Medical Billing and Coding Job Description
One of the most vital functions in the healthcare industry is proper medical billing and coding. That is because one of the most significant burdens to patients and healthcare facilities is ensuring that insurance claims are processed accurately so that services are paid, and patients are not financially overwhelmed.
According to the Bureau of Labor Statistics, the medical billing field is growing rapidly, and along with other medical secretarial jobs, is forecast to grow by 8% through 2031.
Medical billing and coding professionals help to update patient medical records and process accounts receivables. Medical billing workers know which codes are associated with every medical and diagnostic procedure. They enter the appropriate codes into patient health records before sending the information to insurance companies for processing.
There are multiple interrelated medical billing and coding job positions, including:
- Medical Billing Specialist
- Medical Coder
- Medical Coding Specialist
- Medical Records Technician
- Medical Records Specialists
- Medical Records Clerk
- Medical Records Coordinator
- Health Information Specialist or Clerk
Though the names for medical billing and coding positions might vary from state to state and place of employment, most involve similar job duties and responsibilities which may include:
- Promptly receiving, reviewing, maintaining, and organizing medical data in electronic health records
- Entering health records into databases
- Inputting relevant codes into software for insurance reimbursement
- Maintaining confidentiality of patient data
- Acting as a liaison between a healthcare facility and an insurance company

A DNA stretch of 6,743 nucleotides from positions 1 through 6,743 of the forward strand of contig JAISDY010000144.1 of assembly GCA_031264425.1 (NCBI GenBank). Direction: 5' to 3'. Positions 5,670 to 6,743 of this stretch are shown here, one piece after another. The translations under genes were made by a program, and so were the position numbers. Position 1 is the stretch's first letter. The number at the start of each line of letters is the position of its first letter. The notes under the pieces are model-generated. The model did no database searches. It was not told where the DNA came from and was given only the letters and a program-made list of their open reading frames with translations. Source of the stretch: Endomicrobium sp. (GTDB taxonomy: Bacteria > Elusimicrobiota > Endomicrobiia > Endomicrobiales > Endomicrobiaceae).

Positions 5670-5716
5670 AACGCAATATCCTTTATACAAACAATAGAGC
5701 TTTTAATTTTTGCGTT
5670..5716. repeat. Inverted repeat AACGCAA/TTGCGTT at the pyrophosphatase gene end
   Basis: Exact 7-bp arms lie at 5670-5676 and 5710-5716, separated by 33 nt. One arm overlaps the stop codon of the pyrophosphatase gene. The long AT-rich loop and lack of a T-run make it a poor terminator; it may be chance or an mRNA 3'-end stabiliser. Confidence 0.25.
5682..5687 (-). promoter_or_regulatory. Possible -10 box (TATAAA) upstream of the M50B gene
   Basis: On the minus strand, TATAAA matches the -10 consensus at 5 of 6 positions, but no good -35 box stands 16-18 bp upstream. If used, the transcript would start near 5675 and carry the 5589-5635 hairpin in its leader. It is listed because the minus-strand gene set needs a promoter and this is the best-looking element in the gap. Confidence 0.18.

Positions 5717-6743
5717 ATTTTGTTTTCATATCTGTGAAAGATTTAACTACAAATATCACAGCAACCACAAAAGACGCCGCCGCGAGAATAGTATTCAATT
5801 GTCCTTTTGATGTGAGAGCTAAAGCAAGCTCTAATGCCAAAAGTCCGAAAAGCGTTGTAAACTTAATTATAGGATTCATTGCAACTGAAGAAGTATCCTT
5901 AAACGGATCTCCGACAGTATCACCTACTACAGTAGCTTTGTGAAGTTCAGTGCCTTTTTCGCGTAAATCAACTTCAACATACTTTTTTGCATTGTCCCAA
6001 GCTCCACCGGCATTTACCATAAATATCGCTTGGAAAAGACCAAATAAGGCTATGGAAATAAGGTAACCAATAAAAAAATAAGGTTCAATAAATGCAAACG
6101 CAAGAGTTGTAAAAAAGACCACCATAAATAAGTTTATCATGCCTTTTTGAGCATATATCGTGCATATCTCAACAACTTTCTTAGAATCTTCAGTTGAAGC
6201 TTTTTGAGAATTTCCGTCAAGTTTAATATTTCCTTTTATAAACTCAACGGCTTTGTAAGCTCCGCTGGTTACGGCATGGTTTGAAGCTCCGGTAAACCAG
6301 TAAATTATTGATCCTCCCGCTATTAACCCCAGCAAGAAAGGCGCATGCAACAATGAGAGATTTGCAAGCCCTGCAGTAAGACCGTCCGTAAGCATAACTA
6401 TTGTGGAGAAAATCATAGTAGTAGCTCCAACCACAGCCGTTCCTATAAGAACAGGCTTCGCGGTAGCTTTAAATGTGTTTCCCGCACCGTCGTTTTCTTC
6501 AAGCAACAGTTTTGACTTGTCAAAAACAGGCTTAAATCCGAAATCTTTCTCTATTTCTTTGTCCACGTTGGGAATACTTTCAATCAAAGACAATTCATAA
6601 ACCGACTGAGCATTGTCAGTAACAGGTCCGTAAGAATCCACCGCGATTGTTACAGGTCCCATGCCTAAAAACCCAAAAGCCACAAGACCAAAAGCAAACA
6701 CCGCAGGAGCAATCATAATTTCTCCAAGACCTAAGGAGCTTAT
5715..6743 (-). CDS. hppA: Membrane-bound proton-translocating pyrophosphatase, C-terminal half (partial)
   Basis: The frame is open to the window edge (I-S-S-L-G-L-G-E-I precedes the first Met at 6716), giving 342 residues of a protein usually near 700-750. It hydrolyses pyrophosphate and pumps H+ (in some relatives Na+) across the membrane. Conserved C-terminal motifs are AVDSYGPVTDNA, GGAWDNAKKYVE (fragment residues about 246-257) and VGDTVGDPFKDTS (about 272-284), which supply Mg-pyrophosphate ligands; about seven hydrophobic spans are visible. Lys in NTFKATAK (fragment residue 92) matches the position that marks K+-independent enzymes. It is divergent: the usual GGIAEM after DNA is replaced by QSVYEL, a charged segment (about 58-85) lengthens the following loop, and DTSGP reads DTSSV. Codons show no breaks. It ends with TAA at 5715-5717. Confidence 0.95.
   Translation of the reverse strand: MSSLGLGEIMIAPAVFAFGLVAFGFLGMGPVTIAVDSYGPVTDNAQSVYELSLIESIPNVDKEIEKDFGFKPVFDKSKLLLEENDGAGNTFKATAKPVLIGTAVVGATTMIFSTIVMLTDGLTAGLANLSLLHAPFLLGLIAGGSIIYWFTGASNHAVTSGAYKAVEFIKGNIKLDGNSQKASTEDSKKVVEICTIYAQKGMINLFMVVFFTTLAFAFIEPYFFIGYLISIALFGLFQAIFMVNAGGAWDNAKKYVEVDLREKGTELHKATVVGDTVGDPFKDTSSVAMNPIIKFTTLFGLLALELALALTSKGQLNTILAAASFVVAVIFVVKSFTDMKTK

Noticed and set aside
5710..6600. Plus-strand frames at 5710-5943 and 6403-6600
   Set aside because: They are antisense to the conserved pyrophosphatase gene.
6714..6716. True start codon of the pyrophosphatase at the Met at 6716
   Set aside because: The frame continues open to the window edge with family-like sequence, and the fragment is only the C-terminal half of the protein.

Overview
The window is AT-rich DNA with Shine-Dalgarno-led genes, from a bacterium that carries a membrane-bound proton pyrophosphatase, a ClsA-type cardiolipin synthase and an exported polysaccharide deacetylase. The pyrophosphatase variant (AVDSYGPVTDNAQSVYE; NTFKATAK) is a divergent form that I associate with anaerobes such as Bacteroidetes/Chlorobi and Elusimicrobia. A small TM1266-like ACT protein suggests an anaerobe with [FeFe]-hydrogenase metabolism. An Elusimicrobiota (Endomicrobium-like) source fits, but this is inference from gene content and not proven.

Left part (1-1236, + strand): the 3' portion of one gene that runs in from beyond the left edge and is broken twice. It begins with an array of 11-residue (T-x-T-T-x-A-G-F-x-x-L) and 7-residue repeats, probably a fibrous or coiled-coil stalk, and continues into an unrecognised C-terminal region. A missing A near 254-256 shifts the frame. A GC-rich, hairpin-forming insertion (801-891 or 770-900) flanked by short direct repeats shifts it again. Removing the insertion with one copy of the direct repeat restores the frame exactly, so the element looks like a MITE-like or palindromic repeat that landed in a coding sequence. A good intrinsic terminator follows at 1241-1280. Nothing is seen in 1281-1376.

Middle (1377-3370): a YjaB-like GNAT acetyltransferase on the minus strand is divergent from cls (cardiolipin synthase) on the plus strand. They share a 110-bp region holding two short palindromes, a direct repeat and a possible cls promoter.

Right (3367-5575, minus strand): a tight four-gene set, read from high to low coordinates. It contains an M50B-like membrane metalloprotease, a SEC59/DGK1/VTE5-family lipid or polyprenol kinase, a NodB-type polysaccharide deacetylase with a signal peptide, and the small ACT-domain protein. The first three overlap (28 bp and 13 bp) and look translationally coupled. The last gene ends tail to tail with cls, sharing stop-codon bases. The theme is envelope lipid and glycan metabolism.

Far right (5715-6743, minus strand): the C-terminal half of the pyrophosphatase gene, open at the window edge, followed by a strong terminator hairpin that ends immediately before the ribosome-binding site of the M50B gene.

Medical billing and coding jobs are performed in an office environment, often in a healthcare facility, and sometimes, remotely, from home.
A medical coding and billing career can afford you a chance to work in a thriving industry that continues to grow.
Medical Billing and Coding Jobs Salary
The Bureau of Labor Statistics places the average salary for medical billing and coding specialists at $48,310 a year.
However, the top 10% of specialists earned more than $74,200. The facility where you work also has an impact. Hospitals usually pay higher salaries than physician offices.
In addition, if you get credentials to work in the medical coding field, it’s possible to earn more than average.
For instance, medicalbillingandcoding.org points out that one Certified Professional Coder (CPC) Credential can help you earn an average of $52,605 a year, while two credentials could give you a salary of $60,305 a year. If you get three credentials, you could earn even more at $66,999.
Texas Health Resources has several medical coding positions located in Arlington and Dallas. Fortune magazine recently named Texas Health Resources one of the best 100 companies to work for. It is one of the largest non-profit health systems in the U.S. and is based in Texas.
City of Hope often has openings for medical billing and coding jobs. These jobs can include collection, coordinator, or supervisor roles.
RWJBarnabas in New Jersey is advertising five medical coding jobs in multiple locations. RWJBarnabas is a leading academic health system serving patients at multiple facilities.
Medical Billing and Coding Training and Requirements
The training requirements to become a medical billing and coding specialist will vary from one employer to the next. Some coders move on from other administrative positions and receive training on the job.
But most employers prefer formal training in their medical billing and coding job candidates. Some positions may also require certification.
Most medical coding and billing programs can be completed in under a year, while an associate’s degree can take up to two years.
In addition, some soft skills and technological prowess are beneficial to have as a medical billing coder. These include:
- Good organizational skills
- Excellent decision-making skills
- Writing prowess, particularly in grammar and accuracy
- Good attention to detail
- Great communication and interpersonal skills
- The ability to work in a challenging and high-stress environment
- A focused and persistent mindset
- Familiarity with accounting, medical conditions, and medical procedure software
- Experience with databases
- Knowledge and/or experience with medical software, EHR programs, and Healthcare Coding Systems
While some of the technological skills might be covered in a formal training program, you may need specific training on the job as programs and software vary from one place of employment to another.
In addition, some employers prefer candidates who have received certification. AAPC certification might be helpful to advance your career.